I hope you do. I hope you're not one of these people that make out you're perfect, that you don't do wrong, that you've not offended God. This is a heavy burden of sin. There's also the burden and struggles of life. Life is hard. Life is often a burden, a struggle. There are struggles within families that are broken hearts, broken personal relationships, frustrations, and injustices at work, in society.

There is bereavement. There's loneliness. There's personal failure.

We're all dealing with COVID-19. There is injustice. There's betrayal. There's sickness.

There's terminal illness. There's frustration with our own failures. There's all kinds of burdens, and you'd be a very unusual person who says, I'm here today, and I don't have a struggle. I don't have a burden. Many of these burdens, in fact, are crushing.

We heard about some of them today in the Testimonies. I think burdens make life very difficult. You may be a child at school, a student, and I think you have burdens, don't you? There are children and students who are bullied at school. They're unfairly compared with a brother or sister. They're not chosen to play in the team.

They practice and they think they're better than so and so, but he or she gets selected and they don't. There's the burden of loneliness, of the stress of exams, of the unfairness and stress and rejection, which even children and students experience. We all carry burdens. But let me speak about the unique invitation, the unique invitation.

The invitation is given by Jesus himself. I could never say to this congregation, far less the whole world, come to me with your burdens and struggles. Over the years, I've been privileged to counsel and meet with numerous people who come with burdens and cares, and I have the privilege of praying with them, of counseling them, of looking at the Word of God, but in many cases I realize I can't solve their burden. It's too difficult. It's too painful.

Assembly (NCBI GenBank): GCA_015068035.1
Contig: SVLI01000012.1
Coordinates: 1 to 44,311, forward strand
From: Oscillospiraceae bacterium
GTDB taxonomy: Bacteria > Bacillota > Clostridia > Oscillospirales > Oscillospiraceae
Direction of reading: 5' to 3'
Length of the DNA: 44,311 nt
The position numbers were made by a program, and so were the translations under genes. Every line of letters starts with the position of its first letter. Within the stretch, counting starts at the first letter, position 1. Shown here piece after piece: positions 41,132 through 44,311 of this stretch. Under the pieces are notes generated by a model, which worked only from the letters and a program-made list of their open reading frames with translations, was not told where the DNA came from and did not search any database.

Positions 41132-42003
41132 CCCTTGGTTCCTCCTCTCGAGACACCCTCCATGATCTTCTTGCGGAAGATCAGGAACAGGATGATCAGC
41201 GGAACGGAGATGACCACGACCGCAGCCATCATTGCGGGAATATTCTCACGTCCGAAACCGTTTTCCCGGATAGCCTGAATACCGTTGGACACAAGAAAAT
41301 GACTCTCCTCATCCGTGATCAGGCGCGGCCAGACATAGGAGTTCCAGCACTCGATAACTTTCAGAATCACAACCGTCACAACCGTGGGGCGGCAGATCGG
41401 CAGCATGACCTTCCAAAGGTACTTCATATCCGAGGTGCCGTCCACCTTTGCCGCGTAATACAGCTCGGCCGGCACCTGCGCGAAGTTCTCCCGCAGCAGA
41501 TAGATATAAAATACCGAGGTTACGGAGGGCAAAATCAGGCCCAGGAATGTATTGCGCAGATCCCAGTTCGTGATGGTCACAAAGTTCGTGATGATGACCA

The burdens that people carry. But Jesus says, come to me. How is it he can say that?

He's all authority. See, this is not so much a demand, it's a gracious invitation, and our Lord Jesus is inviting you to come to him with your heavy burdens. You say, well, who is he? Who is this Jesus? That's why Matthew is writing his Gospel.

The Gospel is an account of the life and death and burial and resurrection of the Lord Jesus, and Matthew's already told us much about Jesus. He is the Savior. His name, Jesus, means I come to be the Savior of sins. He's the King, Matthew is saying. He's King Jesus, not only King of the Jews, but King of Kings and Lord of Lords. Matthew has reminded us that Jesus is Emmanuel, God with us. Matthew has told us the beautiful scene at the baptism of Jesus when the heavens open and the Father says, this is my beloved Son, in whom I'm well pleased. He's the Son of God. This is no ordinary man, not even an ordinary prophet, not just someone who has special enlightenment of life and who can help you through the trials and struggles of life.

No, this is someone different, he's unique. He says in verse 27, all things have been handed over to me by my Father, that is God the Father. King Jesus has absolute authority in heaven and on earth. Matthew is going to make that clear at the very end of his Gospel as our Lord Jesus is sending his disciples to go and make disciples of all the nations, baptizing them in the name of the Father and the Son and the Holy Spirit and so on. And Jesus says, all authority is given to me in heaven and on earth.

Yes, this I guarantee that if you come to Jesus, he'll deal with your burden, absolute burden of sin. His power, his strength, his grace, his love are unsearchable. Not only has Jesus all authority, he says, notice verse 27, all things have been handed over to me by my Father, and no one knows the Son except the Father, and no one knows the Father except the Son and anyone to whom the Son chooses to reveal him. You say, that's really deep.